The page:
RPS Asks: Do You Play Online RTS?

Tiberian Question Time

Today I went to have a bit of a fiddle with the upcoming Dawn of War II stanpansion (did I say it right?) Chaos Rising, my thoughts on which I will be expressing by repeatedly placing my fingers onto a series of plastic blocks arranged in a grid formation tomorrow. Today, though, I want to scratch at an itch that’s been bugging me and, quite clearly, a lot of RTS developers for a little while now. While playing – and getting roundly spanked at – CR’s multiplayer, I once again mulled over the problems multiplayer real-time strategy faces in trying to remain true to its build’n’bash roots whilst also finding ways to be accessible to folk who weren’t raised on years of it, or at least aren’t heavily invested enough to learn all the statistics, hotkeys and timings necessary to do well in online matches. Is there a danger that the new trend towards less building and more co-operation is throwing out too many babies with the minutiae-filled bathwater or, are those babies horribly mutated anyway? Whether you like to think of yourself that way or not, if you’re reading this site you’re a pretty hardcore PC gamer. You’re the audience for these games, and for the attempted changes to them. So: do you like to strategise online, in real-time? How? Why?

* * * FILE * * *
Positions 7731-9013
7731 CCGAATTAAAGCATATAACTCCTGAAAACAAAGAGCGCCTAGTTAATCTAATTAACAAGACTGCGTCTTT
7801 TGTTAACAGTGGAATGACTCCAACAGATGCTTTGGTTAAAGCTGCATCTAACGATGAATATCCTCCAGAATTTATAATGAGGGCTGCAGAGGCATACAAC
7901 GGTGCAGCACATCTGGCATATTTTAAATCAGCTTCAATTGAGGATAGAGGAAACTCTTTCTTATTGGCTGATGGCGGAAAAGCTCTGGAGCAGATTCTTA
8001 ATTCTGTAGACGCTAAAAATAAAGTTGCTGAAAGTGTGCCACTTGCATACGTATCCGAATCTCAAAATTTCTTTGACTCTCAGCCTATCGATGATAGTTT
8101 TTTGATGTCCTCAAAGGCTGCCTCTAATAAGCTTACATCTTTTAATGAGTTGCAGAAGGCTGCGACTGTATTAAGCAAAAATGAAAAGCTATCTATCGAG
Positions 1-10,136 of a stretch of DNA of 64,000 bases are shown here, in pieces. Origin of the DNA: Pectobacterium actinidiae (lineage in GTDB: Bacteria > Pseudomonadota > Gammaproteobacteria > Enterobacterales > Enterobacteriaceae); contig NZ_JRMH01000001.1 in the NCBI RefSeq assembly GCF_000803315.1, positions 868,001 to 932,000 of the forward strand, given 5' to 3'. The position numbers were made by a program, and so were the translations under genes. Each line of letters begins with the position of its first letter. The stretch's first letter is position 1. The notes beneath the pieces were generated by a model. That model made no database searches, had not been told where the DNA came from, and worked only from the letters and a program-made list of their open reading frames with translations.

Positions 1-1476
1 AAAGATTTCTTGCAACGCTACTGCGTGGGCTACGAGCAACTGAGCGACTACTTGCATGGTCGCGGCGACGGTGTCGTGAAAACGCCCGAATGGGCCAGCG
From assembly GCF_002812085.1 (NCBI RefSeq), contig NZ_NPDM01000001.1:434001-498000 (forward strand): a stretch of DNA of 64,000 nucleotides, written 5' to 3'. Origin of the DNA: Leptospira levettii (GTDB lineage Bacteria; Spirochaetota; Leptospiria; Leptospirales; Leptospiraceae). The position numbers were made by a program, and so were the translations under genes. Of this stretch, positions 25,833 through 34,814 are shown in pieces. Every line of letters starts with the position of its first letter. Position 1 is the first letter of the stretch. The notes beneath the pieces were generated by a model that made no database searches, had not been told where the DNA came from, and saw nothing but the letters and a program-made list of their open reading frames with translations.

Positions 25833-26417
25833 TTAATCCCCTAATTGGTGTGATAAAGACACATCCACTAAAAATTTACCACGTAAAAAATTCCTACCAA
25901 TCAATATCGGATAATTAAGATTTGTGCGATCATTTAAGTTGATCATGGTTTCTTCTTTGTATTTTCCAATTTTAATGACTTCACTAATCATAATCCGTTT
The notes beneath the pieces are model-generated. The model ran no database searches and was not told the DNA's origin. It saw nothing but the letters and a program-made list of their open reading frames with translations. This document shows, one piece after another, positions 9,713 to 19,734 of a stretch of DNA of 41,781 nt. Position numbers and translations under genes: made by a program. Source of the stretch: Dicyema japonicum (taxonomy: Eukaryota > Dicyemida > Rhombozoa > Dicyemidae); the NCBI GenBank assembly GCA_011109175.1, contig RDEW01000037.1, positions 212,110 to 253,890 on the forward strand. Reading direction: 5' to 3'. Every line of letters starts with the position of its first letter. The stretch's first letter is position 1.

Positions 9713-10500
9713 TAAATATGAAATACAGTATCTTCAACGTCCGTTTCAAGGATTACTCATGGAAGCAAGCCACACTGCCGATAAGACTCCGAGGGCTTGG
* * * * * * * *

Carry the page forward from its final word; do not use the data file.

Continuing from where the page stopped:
This is mostly about hearing the PC gaming community’s thoughts on that matter, and how their habits in this regard have (or haven’t) changed over the years, so the meat of this post is yonder comments thread below. But in the name of MATHS-POWER let’s have ourselves a wee poll too. Pray forgive the floating ns – a bizarre bug in our polling software, and also an attempt to hypnotist you into sending us some pudding. We do like pudding.